All this changed in 1946, when geologist Reginald Sprigg made a startling discovery. The New York Times has the story:
Reginald Sprigg, a geologist for the South Australia government, was checking out some old mines in the Ediacaran Hills of the Flinders Range several hundred miles north of Adelaide. Sprigg noticed some striking disc-shaped impressions up to four inches in diameter on the exposed surfaces of rocks nearby. Sprigg interpreted the patterns as the [pre-Cambrian] fossil remains of soft-bodied creatures like jellyfish or their relatives.
The kind of career-making discovery a young scientist could only dream of! But the story goes on (emphasis added):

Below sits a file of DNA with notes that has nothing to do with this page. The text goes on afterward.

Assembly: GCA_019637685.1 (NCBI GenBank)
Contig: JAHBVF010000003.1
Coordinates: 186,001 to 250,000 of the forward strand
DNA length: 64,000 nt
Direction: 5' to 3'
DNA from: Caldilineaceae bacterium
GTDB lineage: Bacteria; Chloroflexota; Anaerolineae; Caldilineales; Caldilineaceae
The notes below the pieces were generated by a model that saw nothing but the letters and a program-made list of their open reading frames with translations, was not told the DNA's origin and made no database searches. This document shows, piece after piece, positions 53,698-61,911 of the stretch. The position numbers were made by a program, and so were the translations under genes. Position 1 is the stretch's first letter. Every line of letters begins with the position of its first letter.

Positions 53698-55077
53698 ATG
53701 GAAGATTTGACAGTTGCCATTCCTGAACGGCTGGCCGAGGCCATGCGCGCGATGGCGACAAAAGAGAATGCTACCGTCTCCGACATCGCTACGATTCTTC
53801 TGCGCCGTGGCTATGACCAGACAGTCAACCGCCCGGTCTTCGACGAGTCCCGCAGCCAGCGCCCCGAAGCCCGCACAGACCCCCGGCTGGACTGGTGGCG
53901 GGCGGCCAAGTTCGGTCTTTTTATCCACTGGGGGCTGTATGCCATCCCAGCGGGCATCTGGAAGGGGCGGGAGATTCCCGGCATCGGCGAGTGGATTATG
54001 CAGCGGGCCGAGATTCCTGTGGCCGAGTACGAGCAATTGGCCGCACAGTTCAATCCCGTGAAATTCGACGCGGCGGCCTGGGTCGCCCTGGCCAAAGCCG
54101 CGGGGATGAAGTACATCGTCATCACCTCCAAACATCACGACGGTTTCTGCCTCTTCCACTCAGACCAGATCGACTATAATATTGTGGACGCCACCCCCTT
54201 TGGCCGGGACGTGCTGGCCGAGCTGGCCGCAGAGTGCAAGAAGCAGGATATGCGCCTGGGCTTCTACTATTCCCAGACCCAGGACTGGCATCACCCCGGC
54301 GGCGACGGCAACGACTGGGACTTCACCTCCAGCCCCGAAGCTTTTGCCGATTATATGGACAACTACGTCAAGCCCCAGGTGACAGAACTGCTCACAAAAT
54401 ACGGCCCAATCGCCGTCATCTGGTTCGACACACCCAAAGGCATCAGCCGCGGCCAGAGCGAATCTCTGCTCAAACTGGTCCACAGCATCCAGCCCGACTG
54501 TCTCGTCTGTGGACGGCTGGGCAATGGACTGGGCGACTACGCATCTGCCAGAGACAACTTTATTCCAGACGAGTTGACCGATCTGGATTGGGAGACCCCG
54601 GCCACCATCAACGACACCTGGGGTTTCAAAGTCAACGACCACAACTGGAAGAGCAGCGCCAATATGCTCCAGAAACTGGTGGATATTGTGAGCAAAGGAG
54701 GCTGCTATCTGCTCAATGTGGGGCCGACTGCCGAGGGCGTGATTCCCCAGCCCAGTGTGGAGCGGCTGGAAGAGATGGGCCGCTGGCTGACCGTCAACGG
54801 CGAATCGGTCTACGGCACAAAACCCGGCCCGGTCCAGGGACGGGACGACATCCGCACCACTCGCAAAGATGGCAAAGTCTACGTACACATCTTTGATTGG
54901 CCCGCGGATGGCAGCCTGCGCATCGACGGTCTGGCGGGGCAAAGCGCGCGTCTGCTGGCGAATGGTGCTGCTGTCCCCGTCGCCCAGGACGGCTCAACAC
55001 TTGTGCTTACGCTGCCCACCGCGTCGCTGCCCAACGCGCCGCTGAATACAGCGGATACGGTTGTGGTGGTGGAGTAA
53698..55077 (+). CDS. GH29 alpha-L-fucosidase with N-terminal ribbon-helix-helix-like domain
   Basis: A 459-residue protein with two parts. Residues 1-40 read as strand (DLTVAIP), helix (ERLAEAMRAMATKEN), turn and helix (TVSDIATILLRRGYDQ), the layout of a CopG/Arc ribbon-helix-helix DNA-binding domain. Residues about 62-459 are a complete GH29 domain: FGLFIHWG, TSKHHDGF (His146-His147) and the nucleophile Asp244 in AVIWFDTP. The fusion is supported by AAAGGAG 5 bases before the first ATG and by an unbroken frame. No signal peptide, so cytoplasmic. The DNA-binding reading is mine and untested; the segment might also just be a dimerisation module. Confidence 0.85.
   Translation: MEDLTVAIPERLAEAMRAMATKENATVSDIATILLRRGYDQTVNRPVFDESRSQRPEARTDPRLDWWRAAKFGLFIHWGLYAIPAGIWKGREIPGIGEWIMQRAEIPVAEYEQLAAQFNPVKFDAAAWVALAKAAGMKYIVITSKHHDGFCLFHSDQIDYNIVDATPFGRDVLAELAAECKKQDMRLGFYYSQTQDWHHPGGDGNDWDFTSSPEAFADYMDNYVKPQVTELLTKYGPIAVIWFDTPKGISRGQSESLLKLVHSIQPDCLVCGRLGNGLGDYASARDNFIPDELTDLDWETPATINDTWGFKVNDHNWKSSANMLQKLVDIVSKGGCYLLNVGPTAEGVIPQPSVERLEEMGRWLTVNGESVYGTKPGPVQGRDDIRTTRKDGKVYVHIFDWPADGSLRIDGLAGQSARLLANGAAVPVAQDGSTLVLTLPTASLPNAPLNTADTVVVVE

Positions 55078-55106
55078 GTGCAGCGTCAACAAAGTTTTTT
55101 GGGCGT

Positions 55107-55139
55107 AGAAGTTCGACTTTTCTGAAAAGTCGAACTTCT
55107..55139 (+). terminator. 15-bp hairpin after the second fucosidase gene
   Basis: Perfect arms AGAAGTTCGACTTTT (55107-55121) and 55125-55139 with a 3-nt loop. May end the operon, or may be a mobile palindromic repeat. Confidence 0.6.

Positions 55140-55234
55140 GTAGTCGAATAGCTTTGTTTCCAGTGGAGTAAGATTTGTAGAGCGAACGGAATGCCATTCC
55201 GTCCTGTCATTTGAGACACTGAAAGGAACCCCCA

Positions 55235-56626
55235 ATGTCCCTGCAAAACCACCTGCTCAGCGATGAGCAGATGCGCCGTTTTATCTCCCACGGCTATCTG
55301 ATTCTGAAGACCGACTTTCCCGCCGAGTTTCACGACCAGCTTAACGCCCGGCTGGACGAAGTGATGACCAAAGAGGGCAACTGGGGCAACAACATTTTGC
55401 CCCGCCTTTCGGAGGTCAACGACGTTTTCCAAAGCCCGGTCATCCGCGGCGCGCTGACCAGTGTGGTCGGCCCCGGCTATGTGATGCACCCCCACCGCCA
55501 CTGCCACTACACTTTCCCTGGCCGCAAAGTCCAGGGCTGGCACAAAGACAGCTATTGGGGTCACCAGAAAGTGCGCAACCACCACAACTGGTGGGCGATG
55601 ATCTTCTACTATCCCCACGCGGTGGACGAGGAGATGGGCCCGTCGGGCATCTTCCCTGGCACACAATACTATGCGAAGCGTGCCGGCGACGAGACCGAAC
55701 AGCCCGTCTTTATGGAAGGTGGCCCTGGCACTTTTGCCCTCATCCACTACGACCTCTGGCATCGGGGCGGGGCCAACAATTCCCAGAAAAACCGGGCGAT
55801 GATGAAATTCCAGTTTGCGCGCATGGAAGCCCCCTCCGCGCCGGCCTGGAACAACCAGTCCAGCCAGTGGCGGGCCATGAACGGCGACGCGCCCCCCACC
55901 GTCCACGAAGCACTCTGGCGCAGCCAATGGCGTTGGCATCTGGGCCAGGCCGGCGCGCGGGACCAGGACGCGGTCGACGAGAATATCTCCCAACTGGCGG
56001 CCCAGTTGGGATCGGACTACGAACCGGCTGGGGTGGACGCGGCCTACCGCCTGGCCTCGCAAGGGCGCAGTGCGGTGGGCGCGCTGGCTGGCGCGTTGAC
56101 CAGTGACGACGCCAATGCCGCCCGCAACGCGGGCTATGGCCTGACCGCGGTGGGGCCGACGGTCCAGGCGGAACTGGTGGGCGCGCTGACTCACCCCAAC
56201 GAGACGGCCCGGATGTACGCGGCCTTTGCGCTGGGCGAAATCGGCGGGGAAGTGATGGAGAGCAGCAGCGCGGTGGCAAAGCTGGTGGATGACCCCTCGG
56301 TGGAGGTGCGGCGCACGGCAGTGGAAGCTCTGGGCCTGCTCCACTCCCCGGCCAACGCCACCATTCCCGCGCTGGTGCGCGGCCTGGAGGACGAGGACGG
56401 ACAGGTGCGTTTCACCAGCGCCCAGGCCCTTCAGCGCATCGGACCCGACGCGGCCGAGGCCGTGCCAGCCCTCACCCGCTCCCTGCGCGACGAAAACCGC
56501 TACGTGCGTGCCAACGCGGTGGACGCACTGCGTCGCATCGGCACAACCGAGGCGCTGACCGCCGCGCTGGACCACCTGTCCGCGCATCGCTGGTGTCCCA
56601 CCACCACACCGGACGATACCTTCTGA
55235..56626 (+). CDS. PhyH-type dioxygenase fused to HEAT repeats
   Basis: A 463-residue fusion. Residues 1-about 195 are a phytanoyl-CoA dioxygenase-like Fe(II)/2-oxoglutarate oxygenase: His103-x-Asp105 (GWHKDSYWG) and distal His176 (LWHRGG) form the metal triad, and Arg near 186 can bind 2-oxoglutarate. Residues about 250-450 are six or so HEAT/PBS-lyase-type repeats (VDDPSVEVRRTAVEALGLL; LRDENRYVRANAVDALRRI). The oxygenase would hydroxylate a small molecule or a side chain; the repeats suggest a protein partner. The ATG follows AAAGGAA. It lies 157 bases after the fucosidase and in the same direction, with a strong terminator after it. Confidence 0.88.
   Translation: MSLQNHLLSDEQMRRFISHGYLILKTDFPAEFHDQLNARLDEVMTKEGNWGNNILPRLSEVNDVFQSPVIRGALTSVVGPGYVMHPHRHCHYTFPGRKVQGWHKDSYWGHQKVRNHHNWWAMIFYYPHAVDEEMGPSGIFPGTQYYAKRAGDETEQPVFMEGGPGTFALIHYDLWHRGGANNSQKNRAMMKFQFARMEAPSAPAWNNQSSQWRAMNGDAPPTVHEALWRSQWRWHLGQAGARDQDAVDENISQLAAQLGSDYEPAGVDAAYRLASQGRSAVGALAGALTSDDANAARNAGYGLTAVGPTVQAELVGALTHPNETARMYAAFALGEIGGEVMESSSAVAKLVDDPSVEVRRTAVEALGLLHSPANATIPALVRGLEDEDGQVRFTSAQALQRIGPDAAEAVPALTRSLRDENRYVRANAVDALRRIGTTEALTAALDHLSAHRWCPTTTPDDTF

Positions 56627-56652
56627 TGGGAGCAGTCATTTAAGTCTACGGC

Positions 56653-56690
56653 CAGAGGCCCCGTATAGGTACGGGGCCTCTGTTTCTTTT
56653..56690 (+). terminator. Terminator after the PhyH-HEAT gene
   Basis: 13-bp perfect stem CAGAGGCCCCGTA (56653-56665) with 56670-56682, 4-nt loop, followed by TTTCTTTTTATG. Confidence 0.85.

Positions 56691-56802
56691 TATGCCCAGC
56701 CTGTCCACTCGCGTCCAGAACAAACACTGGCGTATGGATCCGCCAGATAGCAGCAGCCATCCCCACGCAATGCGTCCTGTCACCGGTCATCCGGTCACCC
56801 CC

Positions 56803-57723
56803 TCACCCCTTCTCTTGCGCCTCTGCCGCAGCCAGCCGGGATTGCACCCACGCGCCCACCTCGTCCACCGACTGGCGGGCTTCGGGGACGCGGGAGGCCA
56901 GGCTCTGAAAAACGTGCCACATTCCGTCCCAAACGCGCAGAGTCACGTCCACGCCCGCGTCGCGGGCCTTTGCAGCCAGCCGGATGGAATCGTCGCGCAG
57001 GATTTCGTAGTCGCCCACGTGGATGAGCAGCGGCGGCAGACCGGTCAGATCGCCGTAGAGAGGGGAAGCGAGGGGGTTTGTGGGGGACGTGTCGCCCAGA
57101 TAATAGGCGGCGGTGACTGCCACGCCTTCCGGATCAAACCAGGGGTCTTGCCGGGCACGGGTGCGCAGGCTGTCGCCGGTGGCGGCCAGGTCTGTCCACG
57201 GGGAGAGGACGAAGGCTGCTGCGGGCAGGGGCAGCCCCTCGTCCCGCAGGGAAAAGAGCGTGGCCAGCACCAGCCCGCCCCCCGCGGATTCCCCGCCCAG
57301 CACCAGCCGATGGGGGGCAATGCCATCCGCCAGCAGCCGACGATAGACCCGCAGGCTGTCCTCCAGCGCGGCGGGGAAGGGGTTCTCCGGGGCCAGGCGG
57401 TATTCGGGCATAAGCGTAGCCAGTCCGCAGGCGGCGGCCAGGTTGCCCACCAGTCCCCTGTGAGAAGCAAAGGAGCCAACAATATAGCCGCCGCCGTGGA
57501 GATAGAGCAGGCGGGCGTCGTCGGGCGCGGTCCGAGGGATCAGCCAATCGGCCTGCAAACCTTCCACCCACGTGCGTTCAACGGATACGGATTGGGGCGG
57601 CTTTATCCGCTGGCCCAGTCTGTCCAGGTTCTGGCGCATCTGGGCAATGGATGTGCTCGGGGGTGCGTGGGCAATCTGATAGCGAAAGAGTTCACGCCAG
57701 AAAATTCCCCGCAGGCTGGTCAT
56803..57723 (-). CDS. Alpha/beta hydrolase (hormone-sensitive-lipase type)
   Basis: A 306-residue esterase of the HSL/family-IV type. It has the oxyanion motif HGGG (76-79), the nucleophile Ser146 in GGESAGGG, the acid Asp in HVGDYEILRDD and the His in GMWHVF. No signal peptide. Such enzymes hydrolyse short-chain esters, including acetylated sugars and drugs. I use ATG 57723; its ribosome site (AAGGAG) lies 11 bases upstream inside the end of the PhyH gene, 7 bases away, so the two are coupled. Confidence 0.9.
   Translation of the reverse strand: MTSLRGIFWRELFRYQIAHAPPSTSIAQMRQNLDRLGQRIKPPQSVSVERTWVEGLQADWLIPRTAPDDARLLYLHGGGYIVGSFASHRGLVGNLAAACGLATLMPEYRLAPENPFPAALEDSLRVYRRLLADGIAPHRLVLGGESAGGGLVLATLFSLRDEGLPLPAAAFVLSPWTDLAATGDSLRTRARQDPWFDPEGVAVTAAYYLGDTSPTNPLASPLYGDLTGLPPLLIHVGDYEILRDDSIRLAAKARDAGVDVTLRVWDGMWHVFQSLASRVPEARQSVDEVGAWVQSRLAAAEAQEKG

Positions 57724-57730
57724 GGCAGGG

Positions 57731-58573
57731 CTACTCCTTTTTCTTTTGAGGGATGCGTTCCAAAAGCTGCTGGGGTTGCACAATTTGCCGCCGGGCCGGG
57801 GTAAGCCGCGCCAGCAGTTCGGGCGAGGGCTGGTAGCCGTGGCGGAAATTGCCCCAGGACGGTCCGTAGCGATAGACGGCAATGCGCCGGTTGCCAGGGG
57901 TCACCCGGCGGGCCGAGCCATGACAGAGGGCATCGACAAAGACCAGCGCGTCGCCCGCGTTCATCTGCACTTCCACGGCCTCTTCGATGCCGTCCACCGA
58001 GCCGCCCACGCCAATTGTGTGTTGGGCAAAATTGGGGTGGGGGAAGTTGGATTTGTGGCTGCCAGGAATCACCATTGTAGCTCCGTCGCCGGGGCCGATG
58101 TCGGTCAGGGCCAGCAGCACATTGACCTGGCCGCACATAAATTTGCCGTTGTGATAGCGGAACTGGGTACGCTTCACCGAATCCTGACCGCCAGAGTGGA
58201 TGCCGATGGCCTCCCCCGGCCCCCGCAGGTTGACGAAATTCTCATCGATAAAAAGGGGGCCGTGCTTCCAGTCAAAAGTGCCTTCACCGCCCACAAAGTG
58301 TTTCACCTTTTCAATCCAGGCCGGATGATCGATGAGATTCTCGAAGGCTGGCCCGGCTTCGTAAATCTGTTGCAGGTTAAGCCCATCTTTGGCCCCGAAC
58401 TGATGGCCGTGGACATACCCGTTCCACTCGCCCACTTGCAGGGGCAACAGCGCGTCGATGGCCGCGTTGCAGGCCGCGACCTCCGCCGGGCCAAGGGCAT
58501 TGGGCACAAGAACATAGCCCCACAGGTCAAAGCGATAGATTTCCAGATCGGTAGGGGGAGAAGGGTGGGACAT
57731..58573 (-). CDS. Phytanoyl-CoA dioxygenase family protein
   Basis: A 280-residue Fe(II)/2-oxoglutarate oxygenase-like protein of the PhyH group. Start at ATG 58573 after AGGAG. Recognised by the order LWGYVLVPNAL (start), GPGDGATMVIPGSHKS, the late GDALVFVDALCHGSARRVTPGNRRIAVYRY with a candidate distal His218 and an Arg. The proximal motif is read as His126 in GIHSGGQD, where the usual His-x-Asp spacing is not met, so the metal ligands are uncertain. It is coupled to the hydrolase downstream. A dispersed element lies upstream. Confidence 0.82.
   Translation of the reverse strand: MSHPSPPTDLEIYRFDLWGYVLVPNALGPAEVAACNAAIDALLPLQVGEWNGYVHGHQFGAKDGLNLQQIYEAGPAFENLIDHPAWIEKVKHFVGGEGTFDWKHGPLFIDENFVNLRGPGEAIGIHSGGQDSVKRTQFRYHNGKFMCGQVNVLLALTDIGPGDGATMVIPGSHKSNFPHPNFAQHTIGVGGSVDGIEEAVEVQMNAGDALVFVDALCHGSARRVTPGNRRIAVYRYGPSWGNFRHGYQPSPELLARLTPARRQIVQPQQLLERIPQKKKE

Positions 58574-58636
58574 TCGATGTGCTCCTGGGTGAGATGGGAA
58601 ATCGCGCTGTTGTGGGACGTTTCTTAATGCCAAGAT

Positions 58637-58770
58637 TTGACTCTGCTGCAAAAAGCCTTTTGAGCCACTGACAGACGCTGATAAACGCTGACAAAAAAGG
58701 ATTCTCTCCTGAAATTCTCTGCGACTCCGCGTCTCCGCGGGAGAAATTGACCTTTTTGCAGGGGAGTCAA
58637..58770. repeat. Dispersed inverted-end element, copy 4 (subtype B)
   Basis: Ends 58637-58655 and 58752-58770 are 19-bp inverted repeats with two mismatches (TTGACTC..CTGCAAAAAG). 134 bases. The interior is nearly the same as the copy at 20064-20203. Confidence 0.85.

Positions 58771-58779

When Sprigg first showed the imprints to leading authorities, they dismissed them as artifacts made by the weathering of the rocks. ... Later that year, when Sprigg found the frond-like forms he called Dickinsonia, he was certain that such geometrical impressions could have been made only by living creatures. But despite their potential importance, Sprigg’s discoveries were ignored at an international geology meeting and his paper describing the fossils was rejected by the leading journal [Nature]. Sprigg moved on to other, more rewarding pursuits in the oil, gas, and mining industries.
It took another decade for Sprigg's earth-shattering contribution to be widely recognized. Something to keep in mind both as an author and as a reviewer.